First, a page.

I’ve been meaning to review A More Perfect Heaven for more than a month, and yesterday would have been the ideal opportunity on the 541st anniversary of Copernicus’ birth. Alas, one day later will have to do.
Nicolaus Copernicus needs no introduction. If he does…Jeez man, where the hell have you been?
A More Perfect Heaven is a book in three parts, and relates how Copernicus, a Catholic cleric came to turn on its head the common notion at the time, that the Sun revolved round the Earth. The first and third parts are set against the backdrop of political and religious upheaval in Europe and is thus purely historical. Interestingly, Copernicus grew up and lived during the times of the Teutonic Order and was a contemporary of Martin Luther who led the breakaway from the Catholic Church. Sobel used many primary sources of knowledge, including accredited letters written by Copernicus himself, to paint her historical picture of his life and death.
Perhaps because of the social, religious and political climate at the time, it would seem that Copernicus was reluctant to publish his many decades of observational work on the heavenly bodies, and only did so after collaborating with and being prodded by Georg Joachim Rheticus, a German mathematician.
The middle part is quite intriguing as I’ve not come across this device in a book before. Sobel conjures up a two-act play in which she imagines a collaboration and dialogue mainly between Copernicus and Rheticus, which may have eventually convinced the former to publish his book, On the Revolutions of the Celestial Spheres, which forever changed humankind’s understanding of the universe.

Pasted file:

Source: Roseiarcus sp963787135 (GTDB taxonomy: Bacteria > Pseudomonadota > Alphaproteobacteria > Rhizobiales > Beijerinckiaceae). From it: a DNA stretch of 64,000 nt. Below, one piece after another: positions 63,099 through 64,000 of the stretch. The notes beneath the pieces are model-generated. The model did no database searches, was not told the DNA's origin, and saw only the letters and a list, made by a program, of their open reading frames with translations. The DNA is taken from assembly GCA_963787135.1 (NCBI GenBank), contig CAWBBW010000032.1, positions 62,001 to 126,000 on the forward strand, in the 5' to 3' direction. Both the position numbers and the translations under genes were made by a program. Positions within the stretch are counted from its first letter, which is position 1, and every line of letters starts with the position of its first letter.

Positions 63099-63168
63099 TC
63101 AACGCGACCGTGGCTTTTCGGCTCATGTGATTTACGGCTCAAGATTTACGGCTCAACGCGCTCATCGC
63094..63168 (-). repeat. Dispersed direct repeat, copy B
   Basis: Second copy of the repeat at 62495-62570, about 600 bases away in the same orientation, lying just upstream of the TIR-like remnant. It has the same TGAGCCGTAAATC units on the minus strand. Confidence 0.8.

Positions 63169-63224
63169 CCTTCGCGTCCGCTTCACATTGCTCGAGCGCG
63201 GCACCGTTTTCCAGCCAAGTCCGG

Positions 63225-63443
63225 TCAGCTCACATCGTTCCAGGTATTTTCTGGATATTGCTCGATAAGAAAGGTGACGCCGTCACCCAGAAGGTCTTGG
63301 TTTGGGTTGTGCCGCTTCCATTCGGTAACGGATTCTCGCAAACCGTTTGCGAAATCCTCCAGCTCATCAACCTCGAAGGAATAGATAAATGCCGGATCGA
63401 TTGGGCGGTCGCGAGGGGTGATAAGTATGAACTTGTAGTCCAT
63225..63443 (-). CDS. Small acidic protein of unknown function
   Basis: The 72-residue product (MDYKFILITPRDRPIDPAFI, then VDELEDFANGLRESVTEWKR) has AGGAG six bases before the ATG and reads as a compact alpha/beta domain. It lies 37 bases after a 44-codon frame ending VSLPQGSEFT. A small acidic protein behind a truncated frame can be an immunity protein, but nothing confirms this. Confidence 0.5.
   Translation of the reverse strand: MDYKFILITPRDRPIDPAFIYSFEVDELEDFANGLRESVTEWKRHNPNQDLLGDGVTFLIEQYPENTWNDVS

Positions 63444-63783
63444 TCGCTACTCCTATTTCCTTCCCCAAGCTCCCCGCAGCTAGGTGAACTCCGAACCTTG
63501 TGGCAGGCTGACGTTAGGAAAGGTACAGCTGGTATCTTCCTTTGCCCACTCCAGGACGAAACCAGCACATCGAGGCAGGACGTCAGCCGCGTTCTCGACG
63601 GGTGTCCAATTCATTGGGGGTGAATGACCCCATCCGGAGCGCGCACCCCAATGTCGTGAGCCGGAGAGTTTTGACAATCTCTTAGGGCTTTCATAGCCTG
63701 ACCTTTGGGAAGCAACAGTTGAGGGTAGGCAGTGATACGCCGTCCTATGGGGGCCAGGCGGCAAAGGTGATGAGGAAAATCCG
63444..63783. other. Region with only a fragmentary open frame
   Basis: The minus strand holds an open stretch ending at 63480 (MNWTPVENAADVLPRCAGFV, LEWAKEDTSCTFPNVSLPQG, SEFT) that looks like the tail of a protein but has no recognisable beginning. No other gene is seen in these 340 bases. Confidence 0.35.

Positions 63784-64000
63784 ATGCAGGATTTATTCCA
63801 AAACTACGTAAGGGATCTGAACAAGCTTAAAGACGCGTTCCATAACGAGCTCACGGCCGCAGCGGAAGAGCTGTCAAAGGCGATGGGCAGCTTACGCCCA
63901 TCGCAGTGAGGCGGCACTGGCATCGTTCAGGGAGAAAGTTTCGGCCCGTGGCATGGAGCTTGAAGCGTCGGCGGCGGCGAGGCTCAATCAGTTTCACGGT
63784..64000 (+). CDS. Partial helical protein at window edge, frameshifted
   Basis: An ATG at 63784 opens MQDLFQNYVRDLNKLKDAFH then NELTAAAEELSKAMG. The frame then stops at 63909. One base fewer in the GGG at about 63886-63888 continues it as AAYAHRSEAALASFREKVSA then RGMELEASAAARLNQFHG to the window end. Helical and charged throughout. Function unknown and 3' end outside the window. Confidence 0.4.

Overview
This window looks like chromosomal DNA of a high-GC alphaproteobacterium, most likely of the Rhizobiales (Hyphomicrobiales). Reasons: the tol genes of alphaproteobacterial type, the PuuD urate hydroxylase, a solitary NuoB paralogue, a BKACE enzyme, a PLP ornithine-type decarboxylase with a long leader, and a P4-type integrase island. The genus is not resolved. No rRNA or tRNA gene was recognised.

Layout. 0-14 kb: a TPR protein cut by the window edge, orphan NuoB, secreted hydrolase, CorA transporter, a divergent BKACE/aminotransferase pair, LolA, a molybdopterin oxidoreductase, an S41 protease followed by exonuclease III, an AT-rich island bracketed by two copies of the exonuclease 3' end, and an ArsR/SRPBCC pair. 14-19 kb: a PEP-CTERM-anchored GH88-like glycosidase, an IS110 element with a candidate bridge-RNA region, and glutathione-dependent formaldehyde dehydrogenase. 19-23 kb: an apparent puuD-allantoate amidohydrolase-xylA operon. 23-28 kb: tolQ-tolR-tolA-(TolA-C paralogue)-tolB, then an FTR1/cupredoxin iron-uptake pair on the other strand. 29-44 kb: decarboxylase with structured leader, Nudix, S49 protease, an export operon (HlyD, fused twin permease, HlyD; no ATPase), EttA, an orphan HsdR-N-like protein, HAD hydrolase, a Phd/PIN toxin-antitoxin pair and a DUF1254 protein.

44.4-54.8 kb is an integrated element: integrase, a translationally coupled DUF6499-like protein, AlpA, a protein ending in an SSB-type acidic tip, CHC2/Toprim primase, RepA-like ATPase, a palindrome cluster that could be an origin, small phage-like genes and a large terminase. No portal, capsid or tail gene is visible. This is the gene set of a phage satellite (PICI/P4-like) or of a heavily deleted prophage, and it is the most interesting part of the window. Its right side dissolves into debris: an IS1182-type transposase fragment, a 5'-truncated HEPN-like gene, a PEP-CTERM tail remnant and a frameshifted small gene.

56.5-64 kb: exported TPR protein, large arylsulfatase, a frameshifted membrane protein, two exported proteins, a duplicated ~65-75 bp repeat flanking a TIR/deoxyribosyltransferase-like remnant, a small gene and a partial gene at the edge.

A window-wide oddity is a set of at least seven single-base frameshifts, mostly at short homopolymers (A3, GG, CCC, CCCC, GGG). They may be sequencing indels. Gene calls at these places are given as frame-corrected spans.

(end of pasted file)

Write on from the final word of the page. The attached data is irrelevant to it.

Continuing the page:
Whether it is part of folklore or fact, the play closes out with a sickly Copernicus receiving a published copy of his book in his deathbed, and promptly died.
The third part of the book provides the historical context in which the book was eventually published, largely due to the efforts of Rheticus, and its reception in Europe by the religious fraternity and the scientific community. In this third part we are also introduced to other famous scientists such Galileo Galilei who were persecuted by the church authorities for supporting and following Copernicus’ discoveries.
I received this book as a Christmas present last year and it was quite an easy and quick read; it is untechnical and you don’t need to know much or anything about science to follow it. If you enjoy history or science or both, this book is perfect.